Woytowich emphasized the importance of STEM education and professional development for teachers. Cubanski said he wanted to “be the advocate and the voice for the teachers and the students.” Kolligian highlighted the importance of connecting more students with extra curricular activities and improving district facilities and technology.

But the group’s chief argument was hard to miss in the remarks: rearming the monitors will make the schools safer, they said. The trio of candidates say they support the soft measures and broader school-wide approach advocated by others but that ultimately they want armed personnel at the schools too.

“We are all here for one thing and that’s to get our grounds monitors rearmed, right?” Kolligian told the crowd of supporters, which included a handful of active police officers. “These individuals who are current or former law enforcement individuals put on a blue uniform and a badge and a gun one day and elect to retire the very next but continue to give back to their community. Does that make them any less qualified to protect our students, faculty and staff members? Don’t think about it: the answer is no, absolutely not.”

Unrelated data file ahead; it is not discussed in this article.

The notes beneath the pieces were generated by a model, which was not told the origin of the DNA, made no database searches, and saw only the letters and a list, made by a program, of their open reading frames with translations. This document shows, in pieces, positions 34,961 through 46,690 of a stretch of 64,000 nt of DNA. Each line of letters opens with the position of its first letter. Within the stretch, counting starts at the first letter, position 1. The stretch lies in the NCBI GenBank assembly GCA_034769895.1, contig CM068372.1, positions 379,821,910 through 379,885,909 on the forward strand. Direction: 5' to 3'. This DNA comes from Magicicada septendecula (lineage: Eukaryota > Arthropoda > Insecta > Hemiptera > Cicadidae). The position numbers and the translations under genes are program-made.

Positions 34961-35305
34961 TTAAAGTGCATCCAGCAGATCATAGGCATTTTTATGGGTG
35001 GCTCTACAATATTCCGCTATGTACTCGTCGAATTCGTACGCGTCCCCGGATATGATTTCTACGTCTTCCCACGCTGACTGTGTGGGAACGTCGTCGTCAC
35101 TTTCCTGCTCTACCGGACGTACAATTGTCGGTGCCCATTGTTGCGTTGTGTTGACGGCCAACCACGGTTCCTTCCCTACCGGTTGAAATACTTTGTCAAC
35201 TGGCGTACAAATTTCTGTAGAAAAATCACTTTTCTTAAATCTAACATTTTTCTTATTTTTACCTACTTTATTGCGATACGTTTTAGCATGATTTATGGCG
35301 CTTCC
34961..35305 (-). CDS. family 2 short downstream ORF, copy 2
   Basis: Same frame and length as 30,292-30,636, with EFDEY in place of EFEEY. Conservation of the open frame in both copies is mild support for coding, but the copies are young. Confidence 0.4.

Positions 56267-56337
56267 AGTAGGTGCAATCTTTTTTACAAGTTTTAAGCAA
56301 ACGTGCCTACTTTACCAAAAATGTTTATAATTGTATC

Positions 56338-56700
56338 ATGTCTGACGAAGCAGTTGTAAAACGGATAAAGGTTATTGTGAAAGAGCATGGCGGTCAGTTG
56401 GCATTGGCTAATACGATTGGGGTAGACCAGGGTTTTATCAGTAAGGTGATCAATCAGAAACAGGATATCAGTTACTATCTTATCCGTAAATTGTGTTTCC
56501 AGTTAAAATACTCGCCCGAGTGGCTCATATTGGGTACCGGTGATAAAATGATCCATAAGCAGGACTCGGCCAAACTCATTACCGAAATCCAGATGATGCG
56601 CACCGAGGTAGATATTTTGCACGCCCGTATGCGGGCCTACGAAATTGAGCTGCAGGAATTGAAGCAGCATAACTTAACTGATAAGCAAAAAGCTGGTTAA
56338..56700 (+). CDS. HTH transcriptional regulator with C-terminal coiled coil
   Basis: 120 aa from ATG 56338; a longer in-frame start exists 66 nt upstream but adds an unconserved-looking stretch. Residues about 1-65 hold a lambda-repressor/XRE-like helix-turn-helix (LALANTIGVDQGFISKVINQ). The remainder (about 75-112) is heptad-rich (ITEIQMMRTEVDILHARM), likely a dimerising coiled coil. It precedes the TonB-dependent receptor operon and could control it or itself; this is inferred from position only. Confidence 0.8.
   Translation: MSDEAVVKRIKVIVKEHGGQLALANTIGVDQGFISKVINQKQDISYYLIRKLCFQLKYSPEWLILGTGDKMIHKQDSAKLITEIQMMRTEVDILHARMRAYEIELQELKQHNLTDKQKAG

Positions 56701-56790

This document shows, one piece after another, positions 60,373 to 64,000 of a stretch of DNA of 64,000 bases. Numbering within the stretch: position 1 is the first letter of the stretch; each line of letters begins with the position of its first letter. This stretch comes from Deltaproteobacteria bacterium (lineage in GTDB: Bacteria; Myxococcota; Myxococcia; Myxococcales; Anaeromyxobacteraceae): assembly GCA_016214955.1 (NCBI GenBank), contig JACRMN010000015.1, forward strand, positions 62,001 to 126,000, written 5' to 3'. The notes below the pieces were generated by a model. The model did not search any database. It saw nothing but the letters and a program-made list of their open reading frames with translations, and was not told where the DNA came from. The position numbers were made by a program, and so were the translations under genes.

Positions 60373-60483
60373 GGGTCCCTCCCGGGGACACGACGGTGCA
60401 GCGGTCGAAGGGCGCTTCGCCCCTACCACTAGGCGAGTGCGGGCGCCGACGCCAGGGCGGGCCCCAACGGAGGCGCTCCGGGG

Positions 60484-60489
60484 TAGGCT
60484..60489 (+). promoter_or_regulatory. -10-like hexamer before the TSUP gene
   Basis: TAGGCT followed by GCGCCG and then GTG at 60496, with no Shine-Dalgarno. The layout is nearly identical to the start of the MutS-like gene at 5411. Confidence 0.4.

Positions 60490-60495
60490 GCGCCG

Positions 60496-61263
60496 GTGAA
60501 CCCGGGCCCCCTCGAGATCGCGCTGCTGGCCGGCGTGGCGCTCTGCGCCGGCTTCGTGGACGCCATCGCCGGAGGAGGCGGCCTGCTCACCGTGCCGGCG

The candidates also alluded to the yearslong history of armed monitors in the district as evidence the monitors could carry weapons in a safe way and without incident.

“Obviously, the monitors that were armed, they were so quiet, respectful and discreet that for 20 years we didn’t even know they were there,” Woytowich said Thursday, adding that as a teacher she had never planned on having to train for potential “active shooter” events.

Sitting board member Heather Reynolds, who voted against rearming monitors and has stood behind that position, on Friday confirmed by email she is running for a second term and said she planned to roll out more campaign information in the coming days and weeks. She also said she was glad to see Lakhtakia and Brueggemann join the race, saying they were “not one-issue candidates or receivieving money from (an independent group).”

In his interview, Brueggemann also swiped at the slate of candidates and said it was a “shame” they had aligned directly with the parent group.

“The candidates, they say they care about a range of things, but they’ve signed on to this litmus test,” he said of the three slate candidates’ support for a safety plan released by the parent group. “I’m not beholden to anyone, I’m trying to listen to all of these different stakeholders, but I’m not beholden to any partisan agenda or outside group or special interest.”

Current board member Jim Wendell in December said he planned to run for re-election this spring; he didn’t respond to a message Friday seeking further comment. Wendell was one of four current board members who in October voted in favor of authorizing the monitors to again carry guns.

Categories: News, Saratoga County